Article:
As a final added benefit, it’s estimated that by 2030 a surge in heat pump demand could require over 1.3 million workers to install all those pumps, nearly triple the current amount. 24 That’s potentially a lot of skilled, green jobs that we could add to the global economy.


Heat pumps are getting more popular every day, and it’s easy to see why. The issues that used to hold them back are dropping like the winter temperature as more innovators and home owners are investing in heat pump technology. If you’ve hesitated to get a heat pump in the past because you live in a cold climate, now’s the time to give heat pumps another look. There’s plenty of modern models on the market right now that can handle the coldest winters the Midwest or New England can throw at them.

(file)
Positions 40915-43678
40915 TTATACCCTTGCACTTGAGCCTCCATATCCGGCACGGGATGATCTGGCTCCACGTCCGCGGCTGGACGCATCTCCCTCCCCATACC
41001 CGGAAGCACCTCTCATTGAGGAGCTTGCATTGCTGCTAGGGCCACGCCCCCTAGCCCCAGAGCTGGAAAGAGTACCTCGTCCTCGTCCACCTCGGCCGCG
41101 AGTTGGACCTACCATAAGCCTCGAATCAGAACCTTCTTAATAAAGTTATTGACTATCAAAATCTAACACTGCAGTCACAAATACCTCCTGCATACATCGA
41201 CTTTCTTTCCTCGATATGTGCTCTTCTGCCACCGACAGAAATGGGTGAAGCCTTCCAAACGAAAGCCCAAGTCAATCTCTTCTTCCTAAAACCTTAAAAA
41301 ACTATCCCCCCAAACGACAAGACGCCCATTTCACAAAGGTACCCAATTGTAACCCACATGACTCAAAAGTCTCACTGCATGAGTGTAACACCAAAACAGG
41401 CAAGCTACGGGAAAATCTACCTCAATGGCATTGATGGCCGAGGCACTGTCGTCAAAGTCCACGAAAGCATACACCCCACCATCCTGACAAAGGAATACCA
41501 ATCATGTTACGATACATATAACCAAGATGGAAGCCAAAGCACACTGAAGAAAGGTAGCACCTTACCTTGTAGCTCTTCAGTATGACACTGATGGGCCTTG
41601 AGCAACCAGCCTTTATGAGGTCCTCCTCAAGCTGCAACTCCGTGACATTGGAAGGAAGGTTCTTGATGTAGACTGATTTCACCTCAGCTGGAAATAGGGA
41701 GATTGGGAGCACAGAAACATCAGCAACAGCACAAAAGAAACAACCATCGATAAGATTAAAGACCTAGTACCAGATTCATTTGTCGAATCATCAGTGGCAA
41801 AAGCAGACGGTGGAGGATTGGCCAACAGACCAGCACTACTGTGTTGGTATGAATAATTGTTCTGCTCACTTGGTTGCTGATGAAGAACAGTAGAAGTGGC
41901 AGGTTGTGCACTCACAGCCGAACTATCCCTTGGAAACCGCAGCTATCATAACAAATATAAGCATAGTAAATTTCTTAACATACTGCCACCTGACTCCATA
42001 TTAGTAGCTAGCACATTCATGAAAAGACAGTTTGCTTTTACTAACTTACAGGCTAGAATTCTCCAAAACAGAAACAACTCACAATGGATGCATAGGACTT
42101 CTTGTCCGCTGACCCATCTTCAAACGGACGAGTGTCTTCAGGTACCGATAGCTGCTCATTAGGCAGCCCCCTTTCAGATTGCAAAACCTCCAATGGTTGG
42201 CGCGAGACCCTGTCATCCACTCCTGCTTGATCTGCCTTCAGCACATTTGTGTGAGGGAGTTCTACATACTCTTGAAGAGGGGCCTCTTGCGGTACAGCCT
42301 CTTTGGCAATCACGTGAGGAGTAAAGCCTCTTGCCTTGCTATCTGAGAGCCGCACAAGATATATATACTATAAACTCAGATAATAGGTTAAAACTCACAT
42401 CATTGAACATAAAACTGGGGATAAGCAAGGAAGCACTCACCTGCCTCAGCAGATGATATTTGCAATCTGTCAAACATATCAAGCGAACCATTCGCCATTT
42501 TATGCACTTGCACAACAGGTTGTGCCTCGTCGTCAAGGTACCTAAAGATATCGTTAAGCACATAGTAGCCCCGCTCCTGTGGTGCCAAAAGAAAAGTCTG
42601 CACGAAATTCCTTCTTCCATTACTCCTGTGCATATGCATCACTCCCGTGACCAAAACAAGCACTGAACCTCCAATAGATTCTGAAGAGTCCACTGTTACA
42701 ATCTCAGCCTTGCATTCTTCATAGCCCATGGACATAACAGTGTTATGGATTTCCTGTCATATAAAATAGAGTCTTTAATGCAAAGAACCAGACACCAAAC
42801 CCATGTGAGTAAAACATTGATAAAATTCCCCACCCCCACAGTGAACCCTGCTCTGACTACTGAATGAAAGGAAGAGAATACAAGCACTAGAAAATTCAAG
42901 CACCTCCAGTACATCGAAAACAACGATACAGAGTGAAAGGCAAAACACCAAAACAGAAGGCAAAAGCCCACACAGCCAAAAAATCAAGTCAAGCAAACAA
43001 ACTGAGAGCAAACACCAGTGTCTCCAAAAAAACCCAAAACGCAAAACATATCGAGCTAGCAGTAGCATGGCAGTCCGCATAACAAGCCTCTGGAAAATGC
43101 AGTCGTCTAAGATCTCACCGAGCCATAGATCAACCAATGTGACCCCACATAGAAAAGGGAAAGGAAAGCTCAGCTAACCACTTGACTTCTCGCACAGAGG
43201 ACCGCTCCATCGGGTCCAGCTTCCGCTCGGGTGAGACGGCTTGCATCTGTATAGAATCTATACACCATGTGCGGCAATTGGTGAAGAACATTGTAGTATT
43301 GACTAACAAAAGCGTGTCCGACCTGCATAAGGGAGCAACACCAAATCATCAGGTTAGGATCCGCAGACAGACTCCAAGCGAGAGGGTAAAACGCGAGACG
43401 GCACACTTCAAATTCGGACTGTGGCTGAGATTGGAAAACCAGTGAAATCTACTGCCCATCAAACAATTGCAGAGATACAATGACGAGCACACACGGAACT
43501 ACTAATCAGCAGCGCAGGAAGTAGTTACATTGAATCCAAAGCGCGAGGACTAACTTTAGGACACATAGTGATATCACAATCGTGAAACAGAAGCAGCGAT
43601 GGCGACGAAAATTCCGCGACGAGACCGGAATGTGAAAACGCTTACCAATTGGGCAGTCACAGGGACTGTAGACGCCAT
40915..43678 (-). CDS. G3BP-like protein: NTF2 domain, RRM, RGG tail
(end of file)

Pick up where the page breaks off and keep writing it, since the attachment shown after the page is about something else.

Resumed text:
As heat pump technology continues to improve at a rapid rate, complications like the disruptive installation process and sustainability concerns are actively being addressed. And with increasingly widespread government discounts from multiple sources, that high initial investment should be much easier to handle, so you and your family can just get around to enjoying the savings from the super efficient heat pumps.

It’s not often that we get an emerging piece of tech that actually makes serious strides toward decarbonization, saves you a significant amount of money, has very few drawbacks … and is already on the market. No matter your motivation to get one, whether that’s decarbonization or just saving money on energy costs, heat pumps aren’t just hot air.